INSCHOOL – New project of the European Commission and Council of Europe on inclusive education for Roma children

The European Commission and Council of Europe are initiating a new joint project on “Inclusive schools: making a difference for Roma children” targeting schools where Roma children learn, in the Czech Republic, Hungary, Romania, Slovak Republic and United Kingdom.
 
The starting point of the project “Inclusive schools: making a difference for Roma children” is based on the main assumption that it is not enough to draw up policies of change. Change needs to be reflected at school level and in the environment of the children and there is often a gap between the statements and requirements in policy documents and the reality in which these need to be implemented. Practise has proven that for schools to overcome the rift of exclusive teaching and learning approaches, they have to re-examine what they teach, how they teach and how they assess learners’ performances. A real link with the non-formal education and the support for families and communities is necessary to create a shift in education - for the benefit of all learners.
 
Instead of focusing on the child as the problem, INSCHOOL puts at the heart of its action the education system and its capacity to respond to the needs of Roma children, to celebrate differences and support their learning experience.

How will it work?
 
The main activities under this project will focus on two levels. The first level will be pilot schools, with the aim to increase the understanding for the benefits of inclusive education. Within each country, the programme will target up to 4 schools in different municipalities, and will include one additional school with proven know-how in inclusive education practices per country as “national support school”. The second level of intervention will target policy review and adaptation.
 
The project thus consists of four interlinked intermediate outcomes:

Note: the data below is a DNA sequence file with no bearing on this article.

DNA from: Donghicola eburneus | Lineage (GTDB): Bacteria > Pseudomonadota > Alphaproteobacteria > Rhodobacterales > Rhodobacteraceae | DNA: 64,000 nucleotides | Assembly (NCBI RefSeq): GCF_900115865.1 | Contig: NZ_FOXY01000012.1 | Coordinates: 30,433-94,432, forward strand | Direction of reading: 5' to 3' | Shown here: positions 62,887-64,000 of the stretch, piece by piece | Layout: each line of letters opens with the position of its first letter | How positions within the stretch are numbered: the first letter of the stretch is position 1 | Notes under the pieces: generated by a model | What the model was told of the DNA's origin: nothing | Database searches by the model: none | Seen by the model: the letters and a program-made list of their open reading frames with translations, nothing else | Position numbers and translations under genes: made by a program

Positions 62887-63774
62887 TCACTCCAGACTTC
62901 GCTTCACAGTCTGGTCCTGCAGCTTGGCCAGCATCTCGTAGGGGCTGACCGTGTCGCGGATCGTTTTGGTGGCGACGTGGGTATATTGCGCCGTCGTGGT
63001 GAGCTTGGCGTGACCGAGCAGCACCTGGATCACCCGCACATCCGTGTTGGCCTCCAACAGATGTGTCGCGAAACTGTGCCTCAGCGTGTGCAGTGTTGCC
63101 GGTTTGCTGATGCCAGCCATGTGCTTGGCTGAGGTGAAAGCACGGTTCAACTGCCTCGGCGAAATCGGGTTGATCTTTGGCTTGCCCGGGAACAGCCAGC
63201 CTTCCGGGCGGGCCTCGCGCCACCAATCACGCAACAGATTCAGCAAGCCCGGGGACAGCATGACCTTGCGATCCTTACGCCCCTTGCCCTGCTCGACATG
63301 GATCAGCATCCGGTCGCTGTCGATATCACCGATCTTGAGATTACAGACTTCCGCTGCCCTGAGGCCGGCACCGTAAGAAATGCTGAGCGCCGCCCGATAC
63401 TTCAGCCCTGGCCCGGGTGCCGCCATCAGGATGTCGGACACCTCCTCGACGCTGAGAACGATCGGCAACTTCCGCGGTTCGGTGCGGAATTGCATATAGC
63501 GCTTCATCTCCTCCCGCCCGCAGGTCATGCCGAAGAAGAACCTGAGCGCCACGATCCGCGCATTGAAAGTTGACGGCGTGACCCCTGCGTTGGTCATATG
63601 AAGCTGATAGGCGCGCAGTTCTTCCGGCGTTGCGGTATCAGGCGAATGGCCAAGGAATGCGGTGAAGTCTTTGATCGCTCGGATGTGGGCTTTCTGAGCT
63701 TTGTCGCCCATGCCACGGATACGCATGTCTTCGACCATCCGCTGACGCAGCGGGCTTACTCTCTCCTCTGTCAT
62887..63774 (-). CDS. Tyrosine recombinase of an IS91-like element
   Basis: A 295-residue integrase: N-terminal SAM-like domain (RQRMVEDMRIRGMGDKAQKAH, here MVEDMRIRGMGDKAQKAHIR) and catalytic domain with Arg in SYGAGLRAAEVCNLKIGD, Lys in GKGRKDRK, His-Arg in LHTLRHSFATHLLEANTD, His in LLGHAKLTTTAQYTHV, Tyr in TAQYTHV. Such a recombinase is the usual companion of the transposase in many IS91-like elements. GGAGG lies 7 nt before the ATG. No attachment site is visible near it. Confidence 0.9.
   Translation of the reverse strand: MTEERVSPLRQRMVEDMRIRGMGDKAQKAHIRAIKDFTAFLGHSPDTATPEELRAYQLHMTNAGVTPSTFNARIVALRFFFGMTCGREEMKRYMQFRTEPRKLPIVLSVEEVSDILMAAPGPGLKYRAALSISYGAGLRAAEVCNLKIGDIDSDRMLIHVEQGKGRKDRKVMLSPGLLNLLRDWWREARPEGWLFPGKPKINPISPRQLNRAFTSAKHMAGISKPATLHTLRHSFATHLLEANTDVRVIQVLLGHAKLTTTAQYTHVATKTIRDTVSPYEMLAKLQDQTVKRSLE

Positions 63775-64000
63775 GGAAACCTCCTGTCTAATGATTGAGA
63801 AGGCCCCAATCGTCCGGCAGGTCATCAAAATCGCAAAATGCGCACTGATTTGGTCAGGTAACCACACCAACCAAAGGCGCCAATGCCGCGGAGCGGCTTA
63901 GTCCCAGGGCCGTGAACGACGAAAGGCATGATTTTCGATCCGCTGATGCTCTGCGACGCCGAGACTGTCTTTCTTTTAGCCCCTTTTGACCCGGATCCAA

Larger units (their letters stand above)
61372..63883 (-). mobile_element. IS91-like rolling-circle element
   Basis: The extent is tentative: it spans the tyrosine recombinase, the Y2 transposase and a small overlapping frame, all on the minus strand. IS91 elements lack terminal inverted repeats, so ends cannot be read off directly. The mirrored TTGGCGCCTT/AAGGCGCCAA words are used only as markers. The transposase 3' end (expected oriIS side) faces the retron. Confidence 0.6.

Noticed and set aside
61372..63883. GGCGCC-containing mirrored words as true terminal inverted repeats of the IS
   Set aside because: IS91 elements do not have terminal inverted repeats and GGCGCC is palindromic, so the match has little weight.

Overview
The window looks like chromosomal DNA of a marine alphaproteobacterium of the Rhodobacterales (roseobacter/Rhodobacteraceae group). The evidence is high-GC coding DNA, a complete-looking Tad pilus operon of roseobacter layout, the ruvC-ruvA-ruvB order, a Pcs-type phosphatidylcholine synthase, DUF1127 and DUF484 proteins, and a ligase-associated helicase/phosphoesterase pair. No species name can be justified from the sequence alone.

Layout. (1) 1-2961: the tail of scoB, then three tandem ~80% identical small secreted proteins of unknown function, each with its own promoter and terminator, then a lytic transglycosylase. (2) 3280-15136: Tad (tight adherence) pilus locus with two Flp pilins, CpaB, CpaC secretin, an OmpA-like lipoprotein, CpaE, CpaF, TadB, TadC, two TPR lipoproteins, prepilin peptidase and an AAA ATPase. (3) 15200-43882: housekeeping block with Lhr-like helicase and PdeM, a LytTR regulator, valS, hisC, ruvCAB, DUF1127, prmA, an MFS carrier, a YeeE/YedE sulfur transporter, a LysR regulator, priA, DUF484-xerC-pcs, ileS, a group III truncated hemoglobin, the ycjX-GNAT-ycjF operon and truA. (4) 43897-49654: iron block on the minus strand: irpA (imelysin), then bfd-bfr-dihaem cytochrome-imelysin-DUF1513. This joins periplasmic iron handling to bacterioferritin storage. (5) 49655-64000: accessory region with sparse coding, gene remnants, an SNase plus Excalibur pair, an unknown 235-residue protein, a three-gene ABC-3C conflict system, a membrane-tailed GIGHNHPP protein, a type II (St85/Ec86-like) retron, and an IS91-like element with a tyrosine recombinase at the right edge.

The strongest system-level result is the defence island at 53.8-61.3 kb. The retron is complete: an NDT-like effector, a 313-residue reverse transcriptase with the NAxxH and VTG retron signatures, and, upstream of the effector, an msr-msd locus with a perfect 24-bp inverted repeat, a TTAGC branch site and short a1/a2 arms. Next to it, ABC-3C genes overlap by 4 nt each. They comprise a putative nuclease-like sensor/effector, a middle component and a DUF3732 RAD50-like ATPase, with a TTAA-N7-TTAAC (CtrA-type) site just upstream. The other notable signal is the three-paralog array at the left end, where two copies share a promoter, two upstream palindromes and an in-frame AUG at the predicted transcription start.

1. Setting up support mechanisms and resources for pilot inclusive schools;
  2. Provision of support to teachers to practice inclusive teaching;
  3. Supporting the removal of concrete barriers for vulnerable groups including through changes of legislation in the targeted countries;
  4. Raising awareness of the benefits of inclusive education for the general public as well as decision makers; 

 
At the beginning of the project, the initial criteria for selection of pilot schools will be developed in consultation with Ministries of Education from each country.
 
Desired impact
 
By the end of the project (December 2018), teachers will acquire new skills that will enable them to manage their class despite the diverse learning needs, they will be able to practice multi-level teaching methods that enable them to identify barriers the child is experiencing, teaching in a way that includes all these learners accommodating the different needs and learning styles. Staff will be confident and better equipped, through the effective training they will have received.
 
Children experiencing barriers to learning, instead of being prescribed to a “special school” which might be far away from their home or being left out of the school, will be enrolled and/or full part of the school within their neighborhood.
 
With well-functioning structures such as well-informed and trained teachers, adequate out-of-school activities and non-formal education support for children, targeted support measures for vulnerable children and families, etc. the school governance ensures the whole school community is developed to teach learners in a way that brings the best out of them. Overall school performance is improved as learners are learning in an environment that takes their needs into account. 
 
*Inclusive  education  (ie),  as  defined  in  the  Salamanca  statement  promotes  the  “recognition  of  the  need  to  work towards ‘schools for all’/institutions which include everybody, celebrate differences, support learning, and respond to individual needs”.
 

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